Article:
by Heidi Seaborn
Spotted owls are the first to go, heeding heat’s blush.
Other owls follow, warning goldfinch, warblers, woodpeckers,
chickadees, wrens, sparrows. Even ash-throated thrush
disappear before ash falls, leaving only predators—eagles,
hawks—who dive through smoke to hover
rabbits and mice.
White-throated sparrow, migration hardwired to time and place,
know to fly ahead of hurricane’s landfall.
While whimbrels fly through, threading the hurricane’s vacant eye—
a winged tight wire—
and chimney swifts shift off to France.
Canopy stripped, Puerto Rican parrots disappear
along with Cozumel thrashers and terns
Fifteen minutes before an earthquake, ravens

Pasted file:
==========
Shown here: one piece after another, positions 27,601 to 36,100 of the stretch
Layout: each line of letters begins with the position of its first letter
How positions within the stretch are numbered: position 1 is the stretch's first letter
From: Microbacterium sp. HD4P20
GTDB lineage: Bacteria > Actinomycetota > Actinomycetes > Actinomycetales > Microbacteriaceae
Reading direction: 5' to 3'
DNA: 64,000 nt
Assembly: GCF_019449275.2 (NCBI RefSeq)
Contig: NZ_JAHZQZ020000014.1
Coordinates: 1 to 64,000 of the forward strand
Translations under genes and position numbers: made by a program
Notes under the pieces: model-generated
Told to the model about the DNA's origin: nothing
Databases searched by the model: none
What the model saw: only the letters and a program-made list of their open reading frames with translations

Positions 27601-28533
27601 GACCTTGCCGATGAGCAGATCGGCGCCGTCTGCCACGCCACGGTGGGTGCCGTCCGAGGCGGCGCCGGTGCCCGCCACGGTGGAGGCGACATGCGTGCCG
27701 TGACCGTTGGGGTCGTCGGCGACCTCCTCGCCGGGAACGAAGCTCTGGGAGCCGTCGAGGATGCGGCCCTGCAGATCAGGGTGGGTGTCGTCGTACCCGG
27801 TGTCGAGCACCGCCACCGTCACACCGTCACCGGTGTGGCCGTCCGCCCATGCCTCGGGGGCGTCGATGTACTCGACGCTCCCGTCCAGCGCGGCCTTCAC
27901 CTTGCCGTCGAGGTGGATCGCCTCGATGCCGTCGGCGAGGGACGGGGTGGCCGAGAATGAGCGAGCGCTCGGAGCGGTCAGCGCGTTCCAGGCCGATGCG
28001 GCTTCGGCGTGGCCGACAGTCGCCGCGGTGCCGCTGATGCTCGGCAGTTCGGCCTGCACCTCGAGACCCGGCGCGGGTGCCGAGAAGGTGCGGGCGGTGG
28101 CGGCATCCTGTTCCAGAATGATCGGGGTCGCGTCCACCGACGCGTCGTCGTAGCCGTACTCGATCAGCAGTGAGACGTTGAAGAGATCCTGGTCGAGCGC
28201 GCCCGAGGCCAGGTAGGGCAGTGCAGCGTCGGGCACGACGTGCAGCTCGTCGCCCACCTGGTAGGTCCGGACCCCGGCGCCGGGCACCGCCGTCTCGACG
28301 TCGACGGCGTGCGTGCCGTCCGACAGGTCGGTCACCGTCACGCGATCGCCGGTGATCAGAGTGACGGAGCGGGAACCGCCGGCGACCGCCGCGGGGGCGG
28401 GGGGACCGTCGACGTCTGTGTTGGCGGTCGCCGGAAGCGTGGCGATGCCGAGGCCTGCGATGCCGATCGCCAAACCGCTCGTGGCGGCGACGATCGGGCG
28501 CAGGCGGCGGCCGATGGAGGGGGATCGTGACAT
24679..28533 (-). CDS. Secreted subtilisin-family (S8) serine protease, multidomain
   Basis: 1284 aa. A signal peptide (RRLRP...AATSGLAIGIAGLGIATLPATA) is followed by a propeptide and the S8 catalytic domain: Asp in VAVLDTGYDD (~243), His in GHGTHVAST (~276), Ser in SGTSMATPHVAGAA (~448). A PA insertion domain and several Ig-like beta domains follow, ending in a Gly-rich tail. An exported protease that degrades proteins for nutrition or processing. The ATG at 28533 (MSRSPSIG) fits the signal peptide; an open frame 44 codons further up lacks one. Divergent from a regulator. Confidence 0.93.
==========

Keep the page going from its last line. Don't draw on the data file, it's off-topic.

blacken the sky as if a silent gun’s been fired.
When the moon eclipses the sun, whippoorwills flash awake,
meadowlarks, finches and dark-eyed juncos hush their song.
Leave the perfect sycamore tree, honeyed nectar bush,
beetle bountiful woods, wheat brushed hills—
fly away fly away fly away fly fly fly fly
Since Heidi Seaborn started writing in 2016, her poetry has appeared in numerous journals and anthologies including Nimrod, Mississippi Review, The Penn Review, Yemassee, The American Journal of Poetry, and in her chapbook Finding My Way Home. She’s won or been shortlisted for over a dozen awards including the Rita Dove Poetry Prize. Her award-winning debut book of poetry, Give a Girl Chaos (see what she can do) is forthcoming from Mastodon Publishing/C&R Press. She’s a New York University MFA candidate, graduate of Stanford University, and serves on The Adroit Journal staff. Find out more about Heidi at www.heidiseabornpoet.com.